Pseudomonas testosteroni has been largely overlooked as a potential pathogen in humans. Ten cases of infection due to P. testosteroni were identified at a single metropolitan hospital in Texas during a three-year period. The organism was most often found in association with anatomic abnormalities of the gastrointestinal tract (six of 10 cases); perforation of the appendix was the commonest abnormality (five cases). The infections were more often polymicrobial (seven cases) than monomicrobial (three cases) and usually involved other organisms that, like P. testosteroni, are of colonic origin. Eight additional cases of infection involving P. testosteroni were reported by other hospitals in Texas during the same period. The organism was isolated from the peritoneal cavity in five of these cases. The results of these surveys suggest that infections of humans with P. testosteroni, while not common, are not as rare as might be predicted on the basis of the number of cases reported in the literature.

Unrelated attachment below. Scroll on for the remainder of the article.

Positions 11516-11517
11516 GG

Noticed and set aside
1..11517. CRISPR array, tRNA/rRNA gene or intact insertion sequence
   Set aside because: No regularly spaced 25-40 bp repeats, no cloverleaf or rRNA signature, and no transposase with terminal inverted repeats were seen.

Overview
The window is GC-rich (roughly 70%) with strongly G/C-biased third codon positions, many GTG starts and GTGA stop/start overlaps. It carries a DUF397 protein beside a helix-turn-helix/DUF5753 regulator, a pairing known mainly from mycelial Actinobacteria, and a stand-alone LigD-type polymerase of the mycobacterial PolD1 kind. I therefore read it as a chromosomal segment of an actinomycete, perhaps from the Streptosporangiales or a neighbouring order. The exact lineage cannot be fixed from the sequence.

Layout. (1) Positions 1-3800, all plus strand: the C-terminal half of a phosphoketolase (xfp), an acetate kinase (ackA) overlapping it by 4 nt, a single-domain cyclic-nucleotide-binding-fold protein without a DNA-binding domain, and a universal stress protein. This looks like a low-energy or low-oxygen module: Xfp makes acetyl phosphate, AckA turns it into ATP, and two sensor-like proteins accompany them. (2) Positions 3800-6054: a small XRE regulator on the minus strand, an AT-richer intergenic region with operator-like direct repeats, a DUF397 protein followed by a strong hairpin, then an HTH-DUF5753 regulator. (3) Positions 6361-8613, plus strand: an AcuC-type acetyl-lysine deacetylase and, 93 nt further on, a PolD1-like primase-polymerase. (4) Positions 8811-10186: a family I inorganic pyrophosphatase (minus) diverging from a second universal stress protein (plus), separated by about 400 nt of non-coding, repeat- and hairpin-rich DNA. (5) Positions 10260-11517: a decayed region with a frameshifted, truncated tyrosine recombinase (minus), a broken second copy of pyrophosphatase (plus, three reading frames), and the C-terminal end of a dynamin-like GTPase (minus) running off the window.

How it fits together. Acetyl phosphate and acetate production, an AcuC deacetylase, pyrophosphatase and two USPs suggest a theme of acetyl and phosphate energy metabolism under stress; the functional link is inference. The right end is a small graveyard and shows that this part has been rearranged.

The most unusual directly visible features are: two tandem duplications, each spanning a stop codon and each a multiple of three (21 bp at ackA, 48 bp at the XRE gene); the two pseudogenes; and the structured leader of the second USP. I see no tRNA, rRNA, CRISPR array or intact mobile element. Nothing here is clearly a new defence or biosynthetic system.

ASJC Scopus subject areas
- Microbiology (medical)